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Around the Traps

Traffickers in sea rescues
VATICAN (SE): L’Osservatore Romano expressed dismay on April 28 when the prosecutor in Catania, Carmelo Zuccaro, revealed that some organisations involved in migrant-rescue operations in the Mediterranean might be financed by human traffickers.
“The horrors of war, the struggles of endless flights, the risks of the open sea, the economic and sexual exploitation are not enough,” the paper commented. “An umpteenth scandal is emerging on the backs of the migrants: the suspicion, which unfortunately does not seem totally groundless, is of manipulation of the rescues.”
Thousands of Filipinos face deportation from Saipan
SAIPAN (UCAN): Bishop Ryan Jimenez, from Saipan, warned that around 15,000 Filipinos could face deportation from the United States of America (US) territory.
The Filipino bishop said many of his compatriots in Saipan do not have appropriate visas, while their children who were born there, are US citizens.
In addition he explained that a growing number of migrant workers are jobless and have no means to return home.
Spanish martyrs beatified
GIRONA (SE): Father Antonio Arribas Hortigüela, from the Missionaries of the Sacred Heart (1908 to 1936), and six of his companions who were martyred in Catalonia during the Spanish Civil War, were beatified at the cathedral in Girona on May 6.
Angelo Cardinal Amato, the prefect of the Congregation for the Causes of Saints, presided at the beatification Mass.
The seven were associated with a seminary. They died on 29 September 1936.
“These faithful and heroic disciples of Jesus were killed out of hatred for the faith at a time of religious persecution,” Pope Francis said on May 7.
Melkite patriarch pressured to resign?
VATICAN (SE): Melkite Catholic Patriarch Gregory III Laham is 83-years-old and so his resignation, which was accepted by Pope Francis on May 8, would appear to be a matter of routine. But the Vatican Insider reported that the Syrian patriarch stepped down under pressure from the Melkite Synod.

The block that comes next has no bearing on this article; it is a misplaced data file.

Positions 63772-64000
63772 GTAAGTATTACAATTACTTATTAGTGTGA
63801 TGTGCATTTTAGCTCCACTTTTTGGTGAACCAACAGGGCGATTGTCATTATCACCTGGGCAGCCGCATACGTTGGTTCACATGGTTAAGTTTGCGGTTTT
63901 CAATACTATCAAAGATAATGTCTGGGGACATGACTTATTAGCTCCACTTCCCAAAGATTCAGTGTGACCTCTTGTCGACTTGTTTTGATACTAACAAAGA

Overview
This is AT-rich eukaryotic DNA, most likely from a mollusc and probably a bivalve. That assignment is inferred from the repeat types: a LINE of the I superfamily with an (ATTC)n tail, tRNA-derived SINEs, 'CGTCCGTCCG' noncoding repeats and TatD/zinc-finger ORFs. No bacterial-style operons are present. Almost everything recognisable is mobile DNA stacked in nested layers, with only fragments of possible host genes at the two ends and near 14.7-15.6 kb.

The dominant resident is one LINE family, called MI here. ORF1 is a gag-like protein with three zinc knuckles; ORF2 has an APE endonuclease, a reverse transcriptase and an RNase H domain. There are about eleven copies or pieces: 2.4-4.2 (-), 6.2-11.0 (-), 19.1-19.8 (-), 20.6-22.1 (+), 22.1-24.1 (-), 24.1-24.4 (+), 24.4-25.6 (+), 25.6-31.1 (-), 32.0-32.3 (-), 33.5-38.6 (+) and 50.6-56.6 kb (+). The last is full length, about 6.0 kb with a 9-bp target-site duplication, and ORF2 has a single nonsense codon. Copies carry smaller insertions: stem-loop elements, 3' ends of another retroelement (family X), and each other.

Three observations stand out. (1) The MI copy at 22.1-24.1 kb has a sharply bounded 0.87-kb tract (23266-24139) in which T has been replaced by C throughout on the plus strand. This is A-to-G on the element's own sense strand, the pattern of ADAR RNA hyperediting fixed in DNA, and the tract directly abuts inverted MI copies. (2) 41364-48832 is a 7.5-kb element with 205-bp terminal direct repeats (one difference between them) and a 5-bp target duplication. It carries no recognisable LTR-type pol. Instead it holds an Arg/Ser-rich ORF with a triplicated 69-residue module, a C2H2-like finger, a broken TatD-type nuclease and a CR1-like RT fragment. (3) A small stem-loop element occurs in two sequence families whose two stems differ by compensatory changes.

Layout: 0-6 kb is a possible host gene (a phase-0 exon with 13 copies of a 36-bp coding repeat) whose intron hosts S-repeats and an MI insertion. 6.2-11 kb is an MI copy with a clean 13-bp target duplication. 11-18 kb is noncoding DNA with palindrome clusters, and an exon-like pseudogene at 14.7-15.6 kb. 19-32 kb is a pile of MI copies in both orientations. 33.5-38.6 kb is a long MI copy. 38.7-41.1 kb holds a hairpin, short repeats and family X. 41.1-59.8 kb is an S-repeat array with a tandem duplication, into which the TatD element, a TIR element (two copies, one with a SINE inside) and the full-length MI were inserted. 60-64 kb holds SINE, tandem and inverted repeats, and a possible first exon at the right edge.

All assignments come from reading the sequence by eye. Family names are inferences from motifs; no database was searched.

Dubbed the Patriarch of the Islamic Church for his outspoken support for Arab leaders and criticism of western intervention in region, the Vatican Insider claims that conflict with the synod has its roots in his autocratic leadership style.
Abducted priest pleads for help
NEW DELHI (SE): The Indian Father Tom Uzhunnalil, who was kidnapped in Yemen in March last year, has pleaded for help in a newly released video.
“They are treating me well to the extent that they are able,” he said in the video dated 15 April 2017. “My health condition is deteriorating quickly, and I require hospitalisation as early as possible… Please, please do what you can to get me released.”
He complained about the response of the Church and Indian government to his captors’ demands.
America’s multicultural religious
ATLANTA (SE): A study on the 4,000 international sisters in religious congregations in the United States of America (US) was presented in Rome at a meeting of the International Union of Superiors General on May 10.
Conducted by Trinity Washington University and the Centre for Applied Research in the Apostolate, found that sisters from at least 83 countries had arrived at the age of around 30.
One-third are from Asia, 28 per cent from Europe, 27 percent from elsewhere in the Americas and 10 per cent from Africa. About 60 per cent were sisters when they came to the US.
No fossil fuel investment
ATLANTA (SE): Five religious congregations along with the archdiocese of Pescara-Penne in Italy announced that they will no longer invest in fossil fuel companies.
In the United States of America they are the Wheaton Franciscan Sisters, the Daughters of the Sacred Hearts of Jesus and Mary of Wheaton, Illinois, St. Joseph’s Province of the Passionist order in the United Kingdom; and in Italy, the Society of Jesus and the Siloe Monastic Community.
A zombie president!
PARIS (SE): People who no longer practice the faith but hold onto the lingering influence of Catholic traditions have been dubbed Zombie Catholics in France.
Emmanuel Todd and Hervé Le Bras in Le Mystere Francais include the president, Emmanuel Macron, in this category, as he appeals to attitudes that reflect the traditions, but not the principles of Catholic teaching.
Highly educated, they privilege a traditional ordering of professional and domestic duties between husbands and wives; have a strong attachment to social, community and family activities; and a wariness of the role of the state in community affairs.

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